By Reid Spencer
Sporting News NASCAR Wire Service
DOVER, Del. - Kevin Harvick and Kyle Busch just don't like each other.
They didn't like each other before last week's late-race wreck at Darlington and subsequent confrontation on pit road.
They definitely didn't like each other during the pit road dust-up, when Harvick tried to punch Busch through the window of his car, and Busch pushed Harvick's unattended Chevrolet out of the way and into the wall.
They didn't like each other when NASCAR sat them down in the hauler at Dover International Speedway on Thursday and explained the terms of the probation they earned for the Darlington fracas.
And they don't like each other now.
During Thursday's meeting, Busch offered an explanation for hooking Harvick in the right-rear quarter panel and spinning him on the frontstretch. According to Busch, he was worried that a flat tire might have caused him to wreck, had he altered his line to avoid Harvick.
Harvick, talking to reporters Friday morning at Dover, called Busch's explanation "one lie after another."
Busch, who had called Harvick "two-faced" after Harvick spun him at Homestead in last year's season finale, said Friday that there was no reason to back off that opinion.
"As far as us getting along, I'm not sure we ever really did," Busch said. "That's why at Homestead I talked about the two faces of Kevin Harvick, and that I still believe that's out there. He'll talk to you to your face like you're best friends, but then behind closed doors, or him at home, or whatever, he has the utmost disrespectful thoughts."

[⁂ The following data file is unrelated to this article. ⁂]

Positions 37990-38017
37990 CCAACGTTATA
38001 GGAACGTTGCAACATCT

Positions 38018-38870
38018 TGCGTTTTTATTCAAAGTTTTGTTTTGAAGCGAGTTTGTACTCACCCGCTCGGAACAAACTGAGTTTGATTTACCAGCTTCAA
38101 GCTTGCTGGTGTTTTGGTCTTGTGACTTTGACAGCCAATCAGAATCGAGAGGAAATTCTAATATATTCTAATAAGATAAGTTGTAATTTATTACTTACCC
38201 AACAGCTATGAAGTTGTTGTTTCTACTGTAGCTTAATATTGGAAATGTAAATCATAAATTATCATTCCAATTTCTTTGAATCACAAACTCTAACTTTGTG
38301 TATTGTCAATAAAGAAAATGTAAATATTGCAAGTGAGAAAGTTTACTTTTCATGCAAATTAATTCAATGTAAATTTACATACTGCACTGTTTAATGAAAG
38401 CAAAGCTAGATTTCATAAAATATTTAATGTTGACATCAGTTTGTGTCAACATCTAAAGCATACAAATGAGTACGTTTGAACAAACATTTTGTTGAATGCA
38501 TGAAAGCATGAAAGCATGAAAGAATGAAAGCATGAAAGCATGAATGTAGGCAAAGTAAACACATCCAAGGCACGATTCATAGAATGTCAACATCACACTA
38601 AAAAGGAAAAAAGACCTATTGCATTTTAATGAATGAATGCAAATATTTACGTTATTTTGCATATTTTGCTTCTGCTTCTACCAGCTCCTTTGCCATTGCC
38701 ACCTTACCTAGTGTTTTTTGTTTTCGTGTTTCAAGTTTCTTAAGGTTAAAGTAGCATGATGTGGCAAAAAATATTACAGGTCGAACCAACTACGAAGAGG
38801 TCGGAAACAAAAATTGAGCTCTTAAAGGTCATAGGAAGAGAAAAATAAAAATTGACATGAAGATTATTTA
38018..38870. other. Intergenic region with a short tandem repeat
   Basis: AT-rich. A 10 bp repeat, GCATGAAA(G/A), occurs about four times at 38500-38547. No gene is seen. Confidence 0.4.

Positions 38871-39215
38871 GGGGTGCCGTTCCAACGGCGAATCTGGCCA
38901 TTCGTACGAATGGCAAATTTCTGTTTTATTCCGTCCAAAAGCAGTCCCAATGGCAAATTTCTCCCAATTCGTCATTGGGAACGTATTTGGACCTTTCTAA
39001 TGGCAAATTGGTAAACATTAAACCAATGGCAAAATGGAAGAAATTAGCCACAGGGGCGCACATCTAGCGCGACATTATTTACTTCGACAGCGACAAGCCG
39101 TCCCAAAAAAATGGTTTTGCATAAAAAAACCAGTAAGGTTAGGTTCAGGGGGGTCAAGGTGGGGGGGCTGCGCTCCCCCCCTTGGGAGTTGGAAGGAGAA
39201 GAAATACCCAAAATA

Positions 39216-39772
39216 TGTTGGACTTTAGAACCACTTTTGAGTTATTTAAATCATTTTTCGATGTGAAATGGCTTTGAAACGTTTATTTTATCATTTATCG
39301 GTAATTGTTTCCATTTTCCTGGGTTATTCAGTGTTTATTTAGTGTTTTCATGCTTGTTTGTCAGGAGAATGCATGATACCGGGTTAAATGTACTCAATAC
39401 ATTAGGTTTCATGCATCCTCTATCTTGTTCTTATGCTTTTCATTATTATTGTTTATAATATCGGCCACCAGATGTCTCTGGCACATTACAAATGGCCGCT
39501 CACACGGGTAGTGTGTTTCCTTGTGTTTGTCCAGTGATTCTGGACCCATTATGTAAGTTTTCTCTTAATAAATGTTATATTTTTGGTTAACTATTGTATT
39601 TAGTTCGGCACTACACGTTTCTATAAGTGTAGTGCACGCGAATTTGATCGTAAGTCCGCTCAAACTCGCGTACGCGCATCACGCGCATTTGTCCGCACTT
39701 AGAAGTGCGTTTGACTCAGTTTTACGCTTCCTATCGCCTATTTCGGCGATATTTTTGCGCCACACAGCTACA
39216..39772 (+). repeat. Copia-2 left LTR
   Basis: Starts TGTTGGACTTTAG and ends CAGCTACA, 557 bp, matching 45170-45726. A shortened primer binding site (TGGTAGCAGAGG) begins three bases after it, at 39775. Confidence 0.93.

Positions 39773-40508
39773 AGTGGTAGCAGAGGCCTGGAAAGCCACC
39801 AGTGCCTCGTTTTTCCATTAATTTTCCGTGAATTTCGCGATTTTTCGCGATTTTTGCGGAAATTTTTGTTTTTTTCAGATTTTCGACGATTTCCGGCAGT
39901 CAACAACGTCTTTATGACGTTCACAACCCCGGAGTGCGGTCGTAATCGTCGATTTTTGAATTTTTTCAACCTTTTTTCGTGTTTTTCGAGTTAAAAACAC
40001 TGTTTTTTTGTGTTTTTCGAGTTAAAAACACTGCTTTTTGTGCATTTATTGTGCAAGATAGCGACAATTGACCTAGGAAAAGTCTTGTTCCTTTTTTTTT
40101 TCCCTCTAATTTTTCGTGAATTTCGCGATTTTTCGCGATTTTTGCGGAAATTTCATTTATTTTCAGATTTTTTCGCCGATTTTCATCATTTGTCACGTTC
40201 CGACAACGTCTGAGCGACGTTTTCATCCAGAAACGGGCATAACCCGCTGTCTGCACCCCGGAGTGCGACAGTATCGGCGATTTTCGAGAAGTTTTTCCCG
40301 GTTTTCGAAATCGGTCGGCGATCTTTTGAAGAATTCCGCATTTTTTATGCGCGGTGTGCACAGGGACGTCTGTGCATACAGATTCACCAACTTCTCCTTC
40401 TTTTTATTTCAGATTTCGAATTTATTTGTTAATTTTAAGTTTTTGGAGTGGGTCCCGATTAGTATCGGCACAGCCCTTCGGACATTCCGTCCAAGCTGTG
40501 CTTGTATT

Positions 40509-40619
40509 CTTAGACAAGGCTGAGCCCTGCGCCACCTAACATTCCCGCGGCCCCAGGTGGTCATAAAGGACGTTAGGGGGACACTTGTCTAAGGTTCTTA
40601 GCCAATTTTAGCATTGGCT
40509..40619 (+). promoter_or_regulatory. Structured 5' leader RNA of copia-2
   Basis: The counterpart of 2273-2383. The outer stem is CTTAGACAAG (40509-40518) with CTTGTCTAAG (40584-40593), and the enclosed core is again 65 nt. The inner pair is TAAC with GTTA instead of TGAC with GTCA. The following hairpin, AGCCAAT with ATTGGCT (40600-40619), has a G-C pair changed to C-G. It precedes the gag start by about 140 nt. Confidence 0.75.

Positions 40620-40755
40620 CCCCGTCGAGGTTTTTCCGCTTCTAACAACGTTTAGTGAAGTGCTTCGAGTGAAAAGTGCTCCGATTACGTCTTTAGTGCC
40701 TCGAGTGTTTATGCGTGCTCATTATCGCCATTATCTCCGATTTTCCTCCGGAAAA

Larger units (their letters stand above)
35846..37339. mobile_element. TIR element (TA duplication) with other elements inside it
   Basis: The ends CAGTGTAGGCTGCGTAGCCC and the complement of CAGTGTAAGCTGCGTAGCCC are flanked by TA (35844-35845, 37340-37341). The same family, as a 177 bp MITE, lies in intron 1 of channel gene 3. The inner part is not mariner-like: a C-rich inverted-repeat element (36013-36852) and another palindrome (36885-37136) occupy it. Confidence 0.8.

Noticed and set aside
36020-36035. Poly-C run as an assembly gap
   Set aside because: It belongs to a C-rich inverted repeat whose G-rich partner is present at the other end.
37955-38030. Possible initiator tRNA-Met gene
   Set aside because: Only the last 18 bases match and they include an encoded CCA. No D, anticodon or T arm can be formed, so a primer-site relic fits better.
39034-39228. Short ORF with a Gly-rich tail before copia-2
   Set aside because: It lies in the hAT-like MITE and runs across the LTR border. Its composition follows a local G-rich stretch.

Mind-reading aside, Busch acknowledged that his unintentional sliding into Harvick off Turn 2 after a restart on Lap 363 of 370 at Darlington may have triggered the incident. Harvick retaliated by moving down on Busch's No. 18 Toyota and ultimately by bumping him from behind. At the end of a three-wide wreck that collected innocent bystander Clint Bowyer, Busch spun Harvick on the frontstretch.
"I did have a left-rear tire flat, and I wasn't sure that, if I turned too hard to the right to stay off of him or to get away from him, that the car would actually spin out the wrong way-my car would," Busch explained. "So believe that, for what it's worth. I think there were some in-car cameras ... you can see. I did have to come to pit road during that caution period to change left-side tires, because they were flat."
Harvick wasn't buying it.
"Yesterday, Kyle's explanation was he had a flat tire, and he hooked me on the straightaway," Harvick said. "It's kind of one lie after another. ... For me, the way that I was brought up and taught to race, when you hook somebody in the right rear quarter panel, that's the equivalent of throwing your gloves off, in my eyes.
"That's the point where everybody's reached the boiling point. Basically, the only answer I get out of Kyle is 'I'm a racecar driver, not a fighter.' But if you drive like that, you're going to have to learn how to take care of yourself."
Busch's response? "Apparently, he's watching too much hockey. (Harvick is a Philadelphia Flyers fan). That's what you do on your own time during the week, I guess."
Probation may keep the drivers apart on the racetrack until the term expires on June 15, but it won't do anything to repair their relationship.
"I've never gotten along with the guy," Busch said.
And that won't change.
Asked whether he and Busch will ever get along, Harvick replied, "That probably won't ever happen."